DOCUMENTARY EXPLORES THE LIFE OF AN INFLUENTIAL YOGI WHO CAME TO THE WEST
By T.T. Stern-Enzi
Rating: PG, Grade: A
Spiritual lessons come from a variety of sources. Quite possibly, the one truth is that we must simply be open to whatever form or practice the lesson may take. That notion lies at the heart of “Awake: The Life of Yogananda,” the documentary biopic from Paola di Florio (director of the television series The Adam Carolla Project and “Home of the Brave”) and Lisa Leeman (“One Lucky Elephant”) about the author of “Autobiography of a Yogi,” the Hindu spiritual guru who left India to come to the United States and usher in a new form of enlightenment that would focus on developing a true awakening of the inner spirit.
Arriving in the U.S. in 1920, Yogananda saw a way to attract new disciples by bridging Eastern mysticism with the West’s more empirical nature. He spoke of the spiritual journey as akin to a scientific quest. Peace and connectedness, he preached, came from an awareness and ability to tap into the electrical impulses in the brain and the nervous system. On a deeper level, he believed that becoming one with all meant understanding and appreciating that there might be an all-powerful consciousness in every single molecule of our beings.
The yogi’s words – narrated from his autobiography by Anupam Kher – start off immediately with his own sense of himself and his awareness of light and darkness while in his mother’s womb.
Hearing these words, right away, reminded me of Frank Herbert’s science fiction classic “Dune,” where much later in the narrative’s tracking of the emergence of a messiah who comes to truly know himself through the ingestion of a spice-like drug, a child in the womb – the messianic figure’s sister – develops immediate consciousness from the drug as it goes from mother to child. In “Dune,” such early awareness drives the unborn child crazy because it comes with a connection to the consciousness of all of her ancestors. It is the opening of a torrential floodgate of voices and experiences that is far too much for one who has not even drawn her first breath outside the womb.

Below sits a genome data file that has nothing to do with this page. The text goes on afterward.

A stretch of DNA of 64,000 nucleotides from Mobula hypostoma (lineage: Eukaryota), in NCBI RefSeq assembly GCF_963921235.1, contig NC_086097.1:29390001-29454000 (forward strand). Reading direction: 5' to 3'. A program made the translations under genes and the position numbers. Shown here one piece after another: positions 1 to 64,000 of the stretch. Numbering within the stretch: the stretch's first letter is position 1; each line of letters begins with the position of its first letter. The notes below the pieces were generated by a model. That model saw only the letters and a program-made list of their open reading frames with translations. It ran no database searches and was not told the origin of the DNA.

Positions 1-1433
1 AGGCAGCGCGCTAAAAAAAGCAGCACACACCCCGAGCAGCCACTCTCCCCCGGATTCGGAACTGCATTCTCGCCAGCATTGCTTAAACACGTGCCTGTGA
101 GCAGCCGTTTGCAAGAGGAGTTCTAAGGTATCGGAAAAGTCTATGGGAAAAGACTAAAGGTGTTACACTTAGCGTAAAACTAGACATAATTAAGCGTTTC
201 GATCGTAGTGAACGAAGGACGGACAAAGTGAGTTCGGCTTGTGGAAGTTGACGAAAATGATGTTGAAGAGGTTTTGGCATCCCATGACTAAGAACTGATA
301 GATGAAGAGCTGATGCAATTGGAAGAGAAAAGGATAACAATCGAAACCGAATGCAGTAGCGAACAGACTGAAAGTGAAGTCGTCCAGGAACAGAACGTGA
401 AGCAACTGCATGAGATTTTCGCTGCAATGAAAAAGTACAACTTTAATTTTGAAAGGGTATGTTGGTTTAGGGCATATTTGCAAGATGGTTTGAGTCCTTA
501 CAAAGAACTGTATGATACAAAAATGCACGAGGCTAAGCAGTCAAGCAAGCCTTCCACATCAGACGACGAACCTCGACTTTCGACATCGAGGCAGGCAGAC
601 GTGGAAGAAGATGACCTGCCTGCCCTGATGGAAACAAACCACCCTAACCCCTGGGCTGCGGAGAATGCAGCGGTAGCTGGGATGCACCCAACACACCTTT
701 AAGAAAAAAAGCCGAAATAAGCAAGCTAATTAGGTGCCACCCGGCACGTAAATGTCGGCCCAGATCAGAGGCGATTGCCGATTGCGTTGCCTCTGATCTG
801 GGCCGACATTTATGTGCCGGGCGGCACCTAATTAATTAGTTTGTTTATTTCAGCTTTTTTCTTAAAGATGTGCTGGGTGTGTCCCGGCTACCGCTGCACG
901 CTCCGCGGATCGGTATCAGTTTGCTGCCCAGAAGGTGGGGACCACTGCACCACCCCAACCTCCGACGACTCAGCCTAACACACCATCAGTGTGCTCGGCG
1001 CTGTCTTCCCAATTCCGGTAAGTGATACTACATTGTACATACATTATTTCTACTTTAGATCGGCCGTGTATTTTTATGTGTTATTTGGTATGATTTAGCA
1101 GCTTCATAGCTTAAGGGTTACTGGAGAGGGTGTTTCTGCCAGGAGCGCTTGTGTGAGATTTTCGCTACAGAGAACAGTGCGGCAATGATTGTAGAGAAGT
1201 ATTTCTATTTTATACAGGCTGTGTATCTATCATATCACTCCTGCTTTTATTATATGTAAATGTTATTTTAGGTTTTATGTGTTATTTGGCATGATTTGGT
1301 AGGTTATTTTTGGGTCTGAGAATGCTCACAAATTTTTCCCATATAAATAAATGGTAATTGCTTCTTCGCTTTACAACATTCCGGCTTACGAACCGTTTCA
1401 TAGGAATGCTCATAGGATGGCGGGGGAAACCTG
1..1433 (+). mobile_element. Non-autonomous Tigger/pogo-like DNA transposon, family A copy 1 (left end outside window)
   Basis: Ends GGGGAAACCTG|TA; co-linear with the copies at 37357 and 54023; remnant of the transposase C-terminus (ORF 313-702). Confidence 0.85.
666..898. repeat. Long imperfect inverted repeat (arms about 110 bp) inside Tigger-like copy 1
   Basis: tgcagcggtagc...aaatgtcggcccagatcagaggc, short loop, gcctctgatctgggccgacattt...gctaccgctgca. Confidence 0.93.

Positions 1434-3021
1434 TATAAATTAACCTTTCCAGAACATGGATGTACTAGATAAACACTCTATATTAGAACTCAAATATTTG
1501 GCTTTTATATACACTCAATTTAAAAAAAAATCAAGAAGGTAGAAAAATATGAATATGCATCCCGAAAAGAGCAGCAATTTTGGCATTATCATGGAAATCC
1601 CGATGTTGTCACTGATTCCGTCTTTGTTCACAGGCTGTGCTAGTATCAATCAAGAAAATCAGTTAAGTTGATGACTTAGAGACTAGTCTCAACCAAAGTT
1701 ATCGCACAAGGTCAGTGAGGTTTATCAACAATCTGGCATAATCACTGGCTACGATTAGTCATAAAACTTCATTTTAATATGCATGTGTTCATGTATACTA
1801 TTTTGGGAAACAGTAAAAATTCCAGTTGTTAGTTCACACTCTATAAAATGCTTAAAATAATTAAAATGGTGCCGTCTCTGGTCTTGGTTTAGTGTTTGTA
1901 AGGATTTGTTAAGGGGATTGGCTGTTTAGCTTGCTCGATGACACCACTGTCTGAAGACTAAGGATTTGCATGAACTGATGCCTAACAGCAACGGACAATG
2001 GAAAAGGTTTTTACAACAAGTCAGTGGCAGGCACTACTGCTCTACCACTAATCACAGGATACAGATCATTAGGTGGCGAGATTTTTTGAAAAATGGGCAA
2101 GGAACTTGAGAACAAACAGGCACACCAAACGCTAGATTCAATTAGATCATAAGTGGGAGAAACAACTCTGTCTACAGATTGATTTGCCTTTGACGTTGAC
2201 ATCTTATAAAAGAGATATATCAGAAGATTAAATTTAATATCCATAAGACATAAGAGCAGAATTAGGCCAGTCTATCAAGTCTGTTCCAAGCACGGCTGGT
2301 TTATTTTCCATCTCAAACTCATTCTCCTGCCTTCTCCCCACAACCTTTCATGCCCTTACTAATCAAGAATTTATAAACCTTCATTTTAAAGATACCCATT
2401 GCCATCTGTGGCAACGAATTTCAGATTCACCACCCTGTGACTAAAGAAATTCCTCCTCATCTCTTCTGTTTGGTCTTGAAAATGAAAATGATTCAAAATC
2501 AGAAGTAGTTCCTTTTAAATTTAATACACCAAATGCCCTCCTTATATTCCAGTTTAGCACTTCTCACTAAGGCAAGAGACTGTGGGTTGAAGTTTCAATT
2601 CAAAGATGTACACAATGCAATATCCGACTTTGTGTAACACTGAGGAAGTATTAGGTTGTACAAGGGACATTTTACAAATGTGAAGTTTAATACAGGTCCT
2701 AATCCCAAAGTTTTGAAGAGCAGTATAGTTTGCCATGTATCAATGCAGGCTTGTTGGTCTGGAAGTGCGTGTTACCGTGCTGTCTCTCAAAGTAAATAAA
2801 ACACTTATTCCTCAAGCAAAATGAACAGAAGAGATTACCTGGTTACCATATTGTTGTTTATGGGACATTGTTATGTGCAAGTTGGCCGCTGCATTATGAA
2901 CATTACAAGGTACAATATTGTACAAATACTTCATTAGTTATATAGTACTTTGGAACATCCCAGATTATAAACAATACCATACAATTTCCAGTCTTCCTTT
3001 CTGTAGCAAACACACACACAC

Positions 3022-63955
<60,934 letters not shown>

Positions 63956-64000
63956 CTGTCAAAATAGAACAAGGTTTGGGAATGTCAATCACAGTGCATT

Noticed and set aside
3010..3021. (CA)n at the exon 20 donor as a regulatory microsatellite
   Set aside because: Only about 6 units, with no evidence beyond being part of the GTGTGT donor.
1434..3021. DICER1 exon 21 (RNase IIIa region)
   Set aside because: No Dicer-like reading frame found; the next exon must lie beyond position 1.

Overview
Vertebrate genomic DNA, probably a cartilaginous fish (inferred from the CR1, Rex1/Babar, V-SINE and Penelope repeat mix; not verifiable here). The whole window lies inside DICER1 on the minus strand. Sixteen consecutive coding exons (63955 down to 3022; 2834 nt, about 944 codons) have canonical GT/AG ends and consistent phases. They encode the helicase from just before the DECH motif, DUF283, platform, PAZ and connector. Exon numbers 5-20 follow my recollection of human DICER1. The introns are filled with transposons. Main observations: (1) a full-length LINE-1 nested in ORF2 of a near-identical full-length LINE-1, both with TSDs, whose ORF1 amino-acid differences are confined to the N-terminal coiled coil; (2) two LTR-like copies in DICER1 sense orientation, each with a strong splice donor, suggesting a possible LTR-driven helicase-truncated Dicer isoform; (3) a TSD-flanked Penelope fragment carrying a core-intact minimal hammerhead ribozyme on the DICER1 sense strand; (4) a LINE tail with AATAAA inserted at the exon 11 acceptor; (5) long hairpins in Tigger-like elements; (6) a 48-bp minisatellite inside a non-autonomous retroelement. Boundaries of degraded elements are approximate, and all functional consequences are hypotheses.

But here, for Yogananda, the knowledge is merely the first seed planted in his tiny body and mind, fertile ground for it to take root. It compels him to seek out a guru to guide him, to help him break down his own ego, to show him how to keep his eyes open. Ultimately, it is this guru that sends him off to the West to spread the word about this practice.
It should be noted, though, that the practice of meditation to achieve such peaceful connectedness is more than contorting the body in pretzel-like poses for all to see, which is sadly what passes for yoga in today’s selfie-driven world of social media. Taking pictures of poses in urban centers and proclaiming to be “practicing” is not how Yogananda imagined his teachings would evolve.
This was a man who defied the social norms of his day and age – he opened meditation centers in African American communities when he realized black folks could not practice or hear his teachings alongside white folks. He also reached out to Gandhi, who he recognized as a yogi brother and a Hindu who embraced Jesus as either an incarnation of God or a supreme yogi.
Yogananda showed his acolytes how to merge spirituality and science while living in an ever-changing world. His example of being awake speaks to being present, which is hard to remember, from age to age.